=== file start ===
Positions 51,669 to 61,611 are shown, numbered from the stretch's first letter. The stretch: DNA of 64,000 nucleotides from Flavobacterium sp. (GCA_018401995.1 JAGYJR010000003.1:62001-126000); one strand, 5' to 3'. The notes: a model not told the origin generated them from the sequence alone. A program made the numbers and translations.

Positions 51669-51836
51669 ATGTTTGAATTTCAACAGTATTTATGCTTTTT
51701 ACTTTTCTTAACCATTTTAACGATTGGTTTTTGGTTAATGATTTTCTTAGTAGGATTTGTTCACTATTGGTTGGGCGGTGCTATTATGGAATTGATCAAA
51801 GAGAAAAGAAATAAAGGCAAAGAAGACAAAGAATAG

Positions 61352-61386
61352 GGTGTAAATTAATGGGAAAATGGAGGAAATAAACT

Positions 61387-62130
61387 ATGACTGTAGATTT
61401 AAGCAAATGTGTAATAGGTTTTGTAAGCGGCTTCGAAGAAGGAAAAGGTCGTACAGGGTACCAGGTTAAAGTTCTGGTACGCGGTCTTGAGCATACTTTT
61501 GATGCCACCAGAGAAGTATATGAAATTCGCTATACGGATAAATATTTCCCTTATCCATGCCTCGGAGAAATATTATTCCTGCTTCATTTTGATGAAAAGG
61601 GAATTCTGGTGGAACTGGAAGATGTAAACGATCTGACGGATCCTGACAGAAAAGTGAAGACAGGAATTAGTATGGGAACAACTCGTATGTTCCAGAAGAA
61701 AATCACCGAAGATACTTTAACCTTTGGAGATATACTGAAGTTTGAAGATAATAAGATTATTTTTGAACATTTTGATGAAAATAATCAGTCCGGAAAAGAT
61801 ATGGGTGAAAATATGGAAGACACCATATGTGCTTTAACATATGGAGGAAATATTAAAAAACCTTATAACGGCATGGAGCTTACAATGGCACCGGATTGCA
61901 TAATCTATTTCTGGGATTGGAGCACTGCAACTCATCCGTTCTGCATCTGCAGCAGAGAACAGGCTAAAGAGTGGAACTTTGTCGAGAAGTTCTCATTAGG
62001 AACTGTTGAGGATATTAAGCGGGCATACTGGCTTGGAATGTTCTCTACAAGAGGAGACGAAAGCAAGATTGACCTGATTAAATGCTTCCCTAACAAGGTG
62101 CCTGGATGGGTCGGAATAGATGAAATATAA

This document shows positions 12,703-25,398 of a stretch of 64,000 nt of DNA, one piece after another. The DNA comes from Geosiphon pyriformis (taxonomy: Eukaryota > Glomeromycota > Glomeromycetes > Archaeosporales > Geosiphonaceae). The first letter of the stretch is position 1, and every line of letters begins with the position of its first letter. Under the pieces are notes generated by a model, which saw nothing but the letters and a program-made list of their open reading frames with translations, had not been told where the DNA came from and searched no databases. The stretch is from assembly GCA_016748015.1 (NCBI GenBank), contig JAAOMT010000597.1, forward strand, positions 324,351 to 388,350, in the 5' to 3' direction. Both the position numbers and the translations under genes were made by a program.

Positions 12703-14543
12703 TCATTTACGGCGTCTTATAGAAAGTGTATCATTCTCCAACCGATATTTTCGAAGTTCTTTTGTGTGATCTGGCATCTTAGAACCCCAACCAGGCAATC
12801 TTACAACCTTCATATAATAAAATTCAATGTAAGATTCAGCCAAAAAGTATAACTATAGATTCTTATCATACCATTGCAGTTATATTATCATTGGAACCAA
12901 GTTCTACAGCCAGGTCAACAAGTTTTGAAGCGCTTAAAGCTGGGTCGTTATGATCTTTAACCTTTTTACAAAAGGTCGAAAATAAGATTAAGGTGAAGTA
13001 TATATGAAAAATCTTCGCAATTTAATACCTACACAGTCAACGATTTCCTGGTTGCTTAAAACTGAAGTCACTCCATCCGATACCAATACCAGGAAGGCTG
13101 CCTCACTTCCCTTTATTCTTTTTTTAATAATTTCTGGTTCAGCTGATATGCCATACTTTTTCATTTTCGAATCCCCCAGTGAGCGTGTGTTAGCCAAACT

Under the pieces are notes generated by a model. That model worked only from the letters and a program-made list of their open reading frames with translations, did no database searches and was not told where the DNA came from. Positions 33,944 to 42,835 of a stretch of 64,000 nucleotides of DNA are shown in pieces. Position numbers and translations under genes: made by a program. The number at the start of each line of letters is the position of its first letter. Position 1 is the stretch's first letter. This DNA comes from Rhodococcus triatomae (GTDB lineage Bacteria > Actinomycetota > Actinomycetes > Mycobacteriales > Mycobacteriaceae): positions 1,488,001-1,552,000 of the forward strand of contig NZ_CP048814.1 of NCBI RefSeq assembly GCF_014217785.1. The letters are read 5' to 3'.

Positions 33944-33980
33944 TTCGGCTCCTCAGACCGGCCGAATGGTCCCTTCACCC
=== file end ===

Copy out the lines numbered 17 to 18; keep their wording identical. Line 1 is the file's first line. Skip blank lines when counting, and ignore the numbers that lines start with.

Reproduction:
62101 CCTGGATGGGTCGGAATAGATGAAATATAA

This document shows positions 12,703-25,398 of a stretch of 64,000 nt of DNA, one piece after another. The DNA comes from Geosiphon pyriformis (taxonomy: Eukaryota > Glomeromycota > Glomeromycetes > Archaeosporales > Geosiphonaceae). The first letter of the stretch is position 1, and every line of letters begins with the position of its first letter. Under the pieces are notes generated by a model, which saw nothing but the letters and a program-made list of their open reading frames with translations, had not been told where the DNA came from and searched no databases. The stretch is from assembly GCA_016748015.1 (NCBI GenBank), contig JAAOMT010000597.1, forward strand, positions 324,351 to 388,350, in the 5' to 3' direction. Both the position numbers and the translations under genes were made by a program.